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Blood test for cancer

Global Goals & Global Society
Blood test for cancer

Until now, most cancer screening examinations have been costly and often unpleasant, as in the case of colonoscopy. If the suspicion of a tumor is already concrete, a biopsy brings clarity: For this, however, a sample of the suspicious tissue must be taken with a needle. It would be much easier, however, if cancer could simply be detected in the blood. Research into this is in full swing.

Many of the blood tests that have been developed look for tiny snippets of tumor genetic material in the blood. Others aim to detect cancer by looking for certain sugar molecules that change during cancer.The so-called Galleri test is currently particularly advanced: it looks for cancer DNA in the blood. According to the manufacturer Grail, more than 50 types of cancer can be detected by a routine blood sample. The test is also said to be able to identify the location of the cancer in the body. However, the test is not suitable for independent diagnosis. Rather, it serves as a supplement to the existing cancer screening examinations, recommends Grail.

First successesIn the USA, doctors are already allowed to perform the Galleri test. However, the test, which costs just under $1,000, is not currently covered by health insurers there. The FDA has not yet approved the test. However, an initial study involving around 6,600 subjects over the age of 50 has already provided initial data on the accuracy of the test: A cancer signal was detected in just under one hundred test subjects, and the cancer diagnosis was confirmed in 35 of them. This means that those who received a positive test result actually had cancer in almost 40 percent of the cases. Many of the cancers detected were still at an early stage. The majority were forms for which there is no routine cancer screening. A large study involving 140,000 volunteers is now underway in the United Kingdom to test the accuracy and usefulness of the method, but it will be years before it is clear whether the test is suitable for widespread use, says Susanne Weg-Remers, head of the Cancer Information Service at the German Cancer Research Center in Heidelberg. The physician assumes that particularly at-risk people could benefit from blood tests for cancer.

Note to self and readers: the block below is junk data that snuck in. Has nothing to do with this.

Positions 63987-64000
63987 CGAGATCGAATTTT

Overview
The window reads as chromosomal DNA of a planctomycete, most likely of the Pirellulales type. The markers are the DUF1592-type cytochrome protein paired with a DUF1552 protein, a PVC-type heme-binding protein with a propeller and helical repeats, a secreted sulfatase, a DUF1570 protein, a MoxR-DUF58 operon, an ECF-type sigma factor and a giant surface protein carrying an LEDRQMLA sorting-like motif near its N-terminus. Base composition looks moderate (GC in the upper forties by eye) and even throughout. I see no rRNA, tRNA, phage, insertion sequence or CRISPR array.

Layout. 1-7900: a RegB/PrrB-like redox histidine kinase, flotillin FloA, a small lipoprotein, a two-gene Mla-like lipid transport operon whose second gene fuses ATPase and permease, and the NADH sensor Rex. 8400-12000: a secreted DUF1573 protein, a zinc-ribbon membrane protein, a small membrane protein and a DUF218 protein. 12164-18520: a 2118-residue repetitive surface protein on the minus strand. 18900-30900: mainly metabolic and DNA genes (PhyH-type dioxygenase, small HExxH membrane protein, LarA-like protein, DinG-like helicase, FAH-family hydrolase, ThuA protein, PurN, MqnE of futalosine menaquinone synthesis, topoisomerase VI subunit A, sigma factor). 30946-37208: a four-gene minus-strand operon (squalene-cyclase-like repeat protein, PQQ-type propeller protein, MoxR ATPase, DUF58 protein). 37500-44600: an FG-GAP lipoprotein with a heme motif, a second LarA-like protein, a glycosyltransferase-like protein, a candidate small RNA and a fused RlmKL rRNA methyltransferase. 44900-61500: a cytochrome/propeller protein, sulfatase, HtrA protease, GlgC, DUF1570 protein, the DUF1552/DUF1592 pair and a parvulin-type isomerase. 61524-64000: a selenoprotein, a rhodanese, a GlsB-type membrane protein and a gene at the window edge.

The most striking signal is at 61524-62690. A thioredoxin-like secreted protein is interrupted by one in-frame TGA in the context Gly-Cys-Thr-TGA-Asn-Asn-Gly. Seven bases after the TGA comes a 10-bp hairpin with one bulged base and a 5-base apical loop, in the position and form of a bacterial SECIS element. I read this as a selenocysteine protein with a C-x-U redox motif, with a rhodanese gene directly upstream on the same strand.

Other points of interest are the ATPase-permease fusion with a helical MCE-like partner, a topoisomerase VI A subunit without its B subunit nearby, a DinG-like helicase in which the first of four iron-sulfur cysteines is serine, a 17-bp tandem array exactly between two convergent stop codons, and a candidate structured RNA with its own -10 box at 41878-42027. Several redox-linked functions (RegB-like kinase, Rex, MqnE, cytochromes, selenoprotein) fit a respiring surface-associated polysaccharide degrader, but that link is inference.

What to do in case of a false alarm?

The results of the study from the USA show: Almost two-thirds of those tested positive did not have cancer. That is one percent of the total number of test subjects. In the U.S., this is already posing new problems for practices and patients: "Of course, it is also a great burden on a healthcare system when a whole series of follow-up examinations are suddenly required, of which it is not yet known whether they would have been necessary at all," says Weg-Remers. Apart from the high costs that such examinations cause, the psychological burden on those affected can also be enormous. If the test is positive, further, possibly invasive, cancer examinations follow. If these are then negative, a worrying feeling often remains in the patients, according to Weg-Remers. This is another reason why blood tests for cancer are still considered problematic for early detection.

Blood tests have long been established to monitor the development of a cancer that has already been detected and to find the optimal therapy. They can also be used to check the success of cancer treatment and a possible relapse. Weg-Remers believes that it will take another ten to twenty years before blood tests for cancer detection are integrated into the overall concept of early cancer detection. And even then, they will have to be supplemented by conventional methods of early cancer detection, she says. But she is confident that the blood tests will then be able to improve the early detection of tumors in the long term.

The earlier cancer is detected, the better it can be treated. Blood tests should detect signs of cancer at an early stage - and with little effort. Research into this is in full swing.The more people of the global society find out about these investigations and the more experts will be found around the world, the faster progress will be made and goals will be achieved.


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